Place captive young with captive foster parents

How is the evidence assessed?
  • Effectiveness
  • Certainty
  • Harms

Study locations

Key messages

  • Two studies evaluated the effects of placing captive young mammals with captive foster parents. One study was in the USA and one was in Sweden and Norway.



  • Survival (2 studies): A replicated, controlled study in the USA found that most captive coyote pups placed with foster parents were successfully reared. A replicated study in Sweden and Norway found that captive grey wolf pups placed with foster parents had higher survival rates than pups that stayed with their biological mother.
  • Condition (1 study): A replicated study in Sweden and Norway found that captive grey wolf pups placed with foster parents weighed less than pups that stayed with their biological mother.


About key messages

Key messages provide a descriptive index to studies we have found that test this intervention.

Studies are not directly comparable or of equal value. When making decisions based on this evidence, you should consider factors such as study size, study design, reported metrics and relevance of the study to your situation, rather than simply counting the number of studies that support a particular interpretation.

Supporting evidence from individual studies

  1. A replicated, controlled study (year not stated) in a captive animal facility in Utah, USA (Kitchen & Knowlton 2006) found that most coyote Canis latrans pups placed with foster parents in captivity were successfully reared. All eight pups fostered into four litters at <1 week old survived beyond six weeks of age. Of six 3–4-week-old pups fostered into three litters, four pups in two litters survived beyond six weeks old. The two pups in the third litter died. Two attempts each to foster two 6–7-week-old pups failed, with pups dying within 24 hours. All pups born into these litters survived. The survival rate of litters fostered in their entirety when <10 days old (17 out of 19 pups surviving from four litters) was similar to that in litters not fostered (18 out of 20 pups surviving from four litters). Causes of death were not established for pups that died. Litters of eight coyote pairs were augmented by adding two additional pups, four litters were replaced completely and four litters were reared by their parents without additions. Survival was monitored to six weeks of age.

    Study and other actions tested
  2. A replicated study in 2011 in six zoos in Sweden and Norway (Scharis & Amundin 2015) found that grey wolf Canis lupus lupus pups placed with foster parents in captivity had higher survival rates but weighed less than pups that stayed with their biological mother. After 32 weeks, more fostered cubs survived (75%) than cubs that remained with their biological mother (65%). At 24–26 days age, fostered cubs weighed less (1,337 g) than cubs that remained with their biological mother (2,019 g). In 2011, eight pups born at zoos were removed from their biological mothers at 4–6 days of age. Pups were microchipped, to allow identification, given fluids to reduce dehydration, and transported by car or plane to new zoos. Foster pups were placed in litters containing 7–10 pups. On arrival, the tails of foster pups were rubbed in the urine of other pups so that they smelled similar. A total of 35 pups stayed with their biological mother. Cameras were placed at the den of each litter. Pups were weighed at irregular intervals and all deaths recorded.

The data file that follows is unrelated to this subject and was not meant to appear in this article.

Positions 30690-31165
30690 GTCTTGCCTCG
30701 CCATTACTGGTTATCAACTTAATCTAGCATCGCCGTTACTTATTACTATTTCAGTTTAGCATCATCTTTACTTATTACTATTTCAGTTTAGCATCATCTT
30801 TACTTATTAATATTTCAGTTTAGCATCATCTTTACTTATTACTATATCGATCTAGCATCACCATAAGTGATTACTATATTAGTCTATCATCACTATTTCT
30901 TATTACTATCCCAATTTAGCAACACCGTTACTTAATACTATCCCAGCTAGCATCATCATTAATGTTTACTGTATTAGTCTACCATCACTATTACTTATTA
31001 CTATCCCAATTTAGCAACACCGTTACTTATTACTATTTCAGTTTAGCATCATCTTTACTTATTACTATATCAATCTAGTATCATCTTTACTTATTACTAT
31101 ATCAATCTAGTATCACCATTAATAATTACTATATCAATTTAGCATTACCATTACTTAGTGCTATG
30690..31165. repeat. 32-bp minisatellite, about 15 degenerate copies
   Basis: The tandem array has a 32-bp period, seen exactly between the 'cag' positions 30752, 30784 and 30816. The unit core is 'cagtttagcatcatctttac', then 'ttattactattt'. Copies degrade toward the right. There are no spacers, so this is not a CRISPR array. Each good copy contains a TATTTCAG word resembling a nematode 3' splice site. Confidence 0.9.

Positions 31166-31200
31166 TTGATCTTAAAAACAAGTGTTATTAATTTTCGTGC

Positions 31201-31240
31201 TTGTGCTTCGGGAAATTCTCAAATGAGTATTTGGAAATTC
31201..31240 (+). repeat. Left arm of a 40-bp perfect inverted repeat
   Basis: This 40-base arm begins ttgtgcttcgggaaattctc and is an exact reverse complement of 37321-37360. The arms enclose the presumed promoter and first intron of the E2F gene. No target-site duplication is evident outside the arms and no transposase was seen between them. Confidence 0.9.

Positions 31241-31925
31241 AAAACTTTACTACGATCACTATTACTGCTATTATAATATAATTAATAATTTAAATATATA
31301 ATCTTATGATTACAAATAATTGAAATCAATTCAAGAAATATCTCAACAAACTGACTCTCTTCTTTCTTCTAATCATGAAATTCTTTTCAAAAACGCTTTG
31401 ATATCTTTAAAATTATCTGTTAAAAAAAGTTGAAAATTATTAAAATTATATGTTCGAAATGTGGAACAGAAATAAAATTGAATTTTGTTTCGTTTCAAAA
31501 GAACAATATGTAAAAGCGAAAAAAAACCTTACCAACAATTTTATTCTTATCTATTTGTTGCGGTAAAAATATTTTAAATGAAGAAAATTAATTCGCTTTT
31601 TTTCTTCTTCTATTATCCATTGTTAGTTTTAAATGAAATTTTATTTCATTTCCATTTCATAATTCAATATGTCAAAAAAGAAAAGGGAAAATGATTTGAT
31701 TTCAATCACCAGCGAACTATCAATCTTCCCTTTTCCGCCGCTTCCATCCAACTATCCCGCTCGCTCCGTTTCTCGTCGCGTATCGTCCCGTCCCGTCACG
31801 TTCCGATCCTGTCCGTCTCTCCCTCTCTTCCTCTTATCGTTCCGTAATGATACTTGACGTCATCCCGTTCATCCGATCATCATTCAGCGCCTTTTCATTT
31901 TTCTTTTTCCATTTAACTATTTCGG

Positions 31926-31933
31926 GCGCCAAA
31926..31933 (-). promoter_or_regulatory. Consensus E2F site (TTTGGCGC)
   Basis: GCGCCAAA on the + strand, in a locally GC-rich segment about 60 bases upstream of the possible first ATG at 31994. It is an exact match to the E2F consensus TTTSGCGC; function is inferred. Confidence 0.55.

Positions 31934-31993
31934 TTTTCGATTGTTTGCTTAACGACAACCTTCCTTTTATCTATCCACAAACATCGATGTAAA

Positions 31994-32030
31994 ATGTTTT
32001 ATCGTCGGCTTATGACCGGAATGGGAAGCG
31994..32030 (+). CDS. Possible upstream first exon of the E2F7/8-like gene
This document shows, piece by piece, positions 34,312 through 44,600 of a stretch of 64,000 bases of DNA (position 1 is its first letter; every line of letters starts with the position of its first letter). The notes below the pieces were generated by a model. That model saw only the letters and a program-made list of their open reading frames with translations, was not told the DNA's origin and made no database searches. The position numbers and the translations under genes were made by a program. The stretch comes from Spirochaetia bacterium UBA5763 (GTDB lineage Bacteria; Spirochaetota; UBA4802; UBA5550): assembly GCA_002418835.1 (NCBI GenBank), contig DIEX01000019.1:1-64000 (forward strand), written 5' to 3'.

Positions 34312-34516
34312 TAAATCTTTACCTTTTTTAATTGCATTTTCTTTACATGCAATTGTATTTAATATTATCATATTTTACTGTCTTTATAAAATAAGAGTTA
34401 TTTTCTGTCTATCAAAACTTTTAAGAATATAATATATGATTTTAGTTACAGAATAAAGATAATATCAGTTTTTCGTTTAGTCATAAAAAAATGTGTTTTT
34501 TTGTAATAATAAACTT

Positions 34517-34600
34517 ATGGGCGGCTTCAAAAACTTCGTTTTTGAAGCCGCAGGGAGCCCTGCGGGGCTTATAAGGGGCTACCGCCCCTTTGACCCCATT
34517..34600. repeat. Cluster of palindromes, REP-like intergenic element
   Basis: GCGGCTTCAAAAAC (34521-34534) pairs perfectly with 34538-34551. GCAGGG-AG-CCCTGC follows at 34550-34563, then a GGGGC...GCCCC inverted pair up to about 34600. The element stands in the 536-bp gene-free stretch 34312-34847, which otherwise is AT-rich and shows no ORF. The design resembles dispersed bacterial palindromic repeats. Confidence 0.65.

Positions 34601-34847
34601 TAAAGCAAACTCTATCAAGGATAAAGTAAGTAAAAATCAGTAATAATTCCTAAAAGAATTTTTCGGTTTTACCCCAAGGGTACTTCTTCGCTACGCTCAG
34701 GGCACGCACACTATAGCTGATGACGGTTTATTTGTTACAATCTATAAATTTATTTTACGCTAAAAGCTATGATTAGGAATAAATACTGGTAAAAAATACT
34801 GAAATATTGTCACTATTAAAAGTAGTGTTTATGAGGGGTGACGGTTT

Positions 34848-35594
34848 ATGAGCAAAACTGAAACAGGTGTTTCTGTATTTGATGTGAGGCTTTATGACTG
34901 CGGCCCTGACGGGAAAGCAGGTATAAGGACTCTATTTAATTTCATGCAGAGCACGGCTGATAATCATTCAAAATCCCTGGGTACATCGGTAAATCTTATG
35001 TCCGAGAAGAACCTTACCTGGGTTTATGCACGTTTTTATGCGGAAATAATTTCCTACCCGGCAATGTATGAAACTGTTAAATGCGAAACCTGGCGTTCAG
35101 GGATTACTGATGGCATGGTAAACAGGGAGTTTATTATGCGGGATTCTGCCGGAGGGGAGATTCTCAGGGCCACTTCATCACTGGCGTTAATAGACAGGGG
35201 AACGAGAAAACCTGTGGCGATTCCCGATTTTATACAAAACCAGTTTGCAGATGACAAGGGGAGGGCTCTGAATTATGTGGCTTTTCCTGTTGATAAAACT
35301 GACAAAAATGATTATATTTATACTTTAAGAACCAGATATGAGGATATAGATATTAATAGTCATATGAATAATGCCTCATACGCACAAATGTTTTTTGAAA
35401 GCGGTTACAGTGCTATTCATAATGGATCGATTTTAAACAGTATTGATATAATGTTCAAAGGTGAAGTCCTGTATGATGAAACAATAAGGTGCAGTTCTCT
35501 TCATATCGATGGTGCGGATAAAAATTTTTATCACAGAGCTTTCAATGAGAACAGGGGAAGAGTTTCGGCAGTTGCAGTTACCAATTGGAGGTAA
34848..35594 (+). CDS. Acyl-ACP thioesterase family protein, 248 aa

Study and other actions tested
Please cite as:

Littlewood, N.A., Rocha, R., Smith, R.K., Martin, P.A., Lockhart, S.L., Schoonover, R.F., Wilman, E., Bladon, A.J., Sainsbury, K.A., Pimm S. and Sutherland, W.J. (2020) Terrestrial Mammal Conservation: Global Evidence for the Effects of Interventions for terrestrial mammals excluding bats and primates. Synopses of Conservation Evidence Series. University of Cambridge, Cambridge, UK.

Where has this evidence come from?

List of journals searched by synopsis

All the journals searched for all synopses

Terrestrial Mammal Conservation

This Action forms part of the Action Synopsis:

Terrestrial Mammal Conservation
Terrestrial Mammal Conservation

Terrestrial Mammal Conservation - Published 2020

Terrestrial Mammal Conservation

What Works 2021 cover

What Works in Conservation

What Works in Conservation provides expert assessments of the effectiveness of actions, based on summarised evidence, in synopses. Subjects covered so far include amphibians, birds, mammals, forests, peatland and control of freshwater invasive species. More are in progress.

More about What Works in Conservation

Download free PDF or purchase
The Conservation Evidence Journal

The Conservation Evidence Journal

An online, free to publish in, open-access journal publishing results from research and projects that test the effectiveness of conservation actions.

Read the latest volume: Volume 21

Go to the CE Journal

Discover more on our blog

Our blog contains the latest news and updates from the Conservation Evidence team, the Conservation Evidence Journal, and our global partners in evidence-based conservation.

Who uses Conservation Evidence?

Meet some of the evidence champions

Endangered Landscape ProgrammeRed List Champion - Arc Kent Wildlife Trust The Rufford Foundation Save the Frogs - Ghana Mauritian Wildlife Supporting Conservation Leaders
Sustainability Dashboard National Biodiversity Network Frog Life The international journey of Conservation - Oryx Cool Farm Alliance UNEP AWFA Bat Conservation InternationalPeople trust for endangered species Vincet Wildlife Trust